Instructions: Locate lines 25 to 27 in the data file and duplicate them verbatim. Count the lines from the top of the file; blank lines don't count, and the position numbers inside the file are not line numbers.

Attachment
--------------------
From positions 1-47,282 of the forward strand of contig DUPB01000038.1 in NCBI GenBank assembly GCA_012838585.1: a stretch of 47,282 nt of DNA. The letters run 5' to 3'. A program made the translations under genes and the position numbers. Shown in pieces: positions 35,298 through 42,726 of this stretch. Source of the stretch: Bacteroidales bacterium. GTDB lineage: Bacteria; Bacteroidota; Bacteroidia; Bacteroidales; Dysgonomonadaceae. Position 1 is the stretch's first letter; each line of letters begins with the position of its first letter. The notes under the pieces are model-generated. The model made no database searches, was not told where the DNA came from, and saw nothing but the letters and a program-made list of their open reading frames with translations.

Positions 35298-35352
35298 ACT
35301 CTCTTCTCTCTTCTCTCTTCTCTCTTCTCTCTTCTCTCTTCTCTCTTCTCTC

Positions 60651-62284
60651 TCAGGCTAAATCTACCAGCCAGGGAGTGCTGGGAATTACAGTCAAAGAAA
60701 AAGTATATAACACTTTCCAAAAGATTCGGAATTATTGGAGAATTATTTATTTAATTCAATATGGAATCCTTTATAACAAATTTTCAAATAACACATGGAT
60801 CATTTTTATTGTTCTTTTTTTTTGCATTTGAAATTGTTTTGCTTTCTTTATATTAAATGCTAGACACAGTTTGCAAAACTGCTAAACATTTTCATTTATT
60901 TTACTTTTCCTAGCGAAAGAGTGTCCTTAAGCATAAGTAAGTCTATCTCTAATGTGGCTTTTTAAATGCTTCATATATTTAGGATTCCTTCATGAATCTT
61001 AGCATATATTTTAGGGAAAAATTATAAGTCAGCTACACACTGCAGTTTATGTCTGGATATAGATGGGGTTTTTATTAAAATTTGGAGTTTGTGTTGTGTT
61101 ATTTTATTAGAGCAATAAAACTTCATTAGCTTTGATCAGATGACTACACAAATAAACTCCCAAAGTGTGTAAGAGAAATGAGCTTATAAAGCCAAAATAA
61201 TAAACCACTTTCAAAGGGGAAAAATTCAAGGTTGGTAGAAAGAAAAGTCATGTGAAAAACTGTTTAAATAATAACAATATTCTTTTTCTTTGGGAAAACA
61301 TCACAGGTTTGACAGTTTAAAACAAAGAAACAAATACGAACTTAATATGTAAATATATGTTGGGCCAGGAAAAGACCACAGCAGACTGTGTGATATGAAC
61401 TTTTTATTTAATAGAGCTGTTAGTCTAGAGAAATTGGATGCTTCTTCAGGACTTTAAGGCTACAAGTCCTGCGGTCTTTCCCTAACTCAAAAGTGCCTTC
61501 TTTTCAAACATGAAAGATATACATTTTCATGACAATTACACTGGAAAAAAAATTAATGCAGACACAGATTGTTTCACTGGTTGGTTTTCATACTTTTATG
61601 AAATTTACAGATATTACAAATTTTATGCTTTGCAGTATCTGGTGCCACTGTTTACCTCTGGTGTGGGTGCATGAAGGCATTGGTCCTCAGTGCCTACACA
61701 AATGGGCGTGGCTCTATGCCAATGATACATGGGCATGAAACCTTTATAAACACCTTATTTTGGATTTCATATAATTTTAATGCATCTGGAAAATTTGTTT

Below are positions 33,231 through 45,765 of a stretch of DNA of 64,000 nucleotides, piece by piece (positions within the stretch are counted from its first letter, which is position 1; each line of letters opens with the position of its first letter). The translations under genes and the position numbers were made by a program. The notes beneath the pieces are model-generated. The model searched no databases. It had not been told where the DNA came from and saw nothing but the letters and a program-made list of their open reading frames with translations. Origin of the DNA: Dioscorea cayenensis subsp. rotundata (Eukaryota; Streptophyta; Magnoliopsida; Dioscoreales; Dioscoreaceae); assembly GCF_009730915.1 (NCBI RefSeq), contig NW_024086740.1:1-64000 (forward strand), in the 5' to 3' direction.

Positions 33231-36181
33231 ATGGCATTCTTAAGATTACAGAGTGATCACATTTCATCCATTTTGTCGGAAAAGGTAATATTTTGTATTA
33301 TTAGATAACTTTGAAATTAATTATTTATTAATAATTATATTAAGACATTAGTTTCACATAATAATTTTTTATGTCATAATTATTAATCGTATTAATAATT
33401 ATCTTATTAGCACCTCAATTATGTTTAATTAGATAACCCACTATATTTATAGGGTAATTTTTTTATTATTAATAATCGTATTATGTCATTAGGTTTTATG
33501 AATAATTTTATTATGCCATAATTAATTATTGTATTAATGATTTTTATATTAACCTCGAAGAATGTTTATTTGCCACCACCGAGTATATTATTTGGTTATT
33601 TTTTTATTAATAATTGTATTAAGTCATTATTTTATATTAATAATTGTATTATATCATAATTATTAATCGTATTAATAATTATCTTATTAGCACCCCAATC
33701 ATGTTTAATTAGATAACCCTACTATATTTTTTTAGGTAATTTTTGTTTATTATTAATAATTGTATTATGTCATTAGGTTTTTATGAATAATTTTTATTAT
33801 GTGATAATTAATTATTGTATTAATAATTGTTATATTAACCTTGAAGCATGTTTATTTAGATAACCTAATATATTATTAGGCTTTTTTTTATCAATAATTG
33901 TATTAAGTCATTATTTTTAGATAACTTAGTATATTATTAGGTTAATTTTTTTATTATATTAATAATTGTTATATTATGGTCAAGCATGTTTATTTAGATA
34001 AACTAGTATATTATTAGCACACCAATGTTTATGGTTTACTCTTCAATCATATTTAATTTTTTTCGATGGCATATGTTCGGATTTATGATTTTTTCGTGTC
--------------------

33701 ATGTTTAATTAGATAACCCTACTATATTTTTTTAGGTAATTTTTGTTTATTATTAATAATTGTATTATGTCATTAGGTTTTTATGAATAATTTTTATTAT
33801 GTGATAATTAATTATTGTATTAATAATTGTTATATTAACCTTGAAGCATGTTTATTTAGATAACCTAATATATTATTAGGCTTTTTTTTATCAATAATTG
33901 TATTAAGTCATTATTTTTAGATAACTTAGTATATTATTAGGTTAATTTTTTTATTATATTAATAATTGTTATATTATGGTCAAGCATGTTTATTTAGATA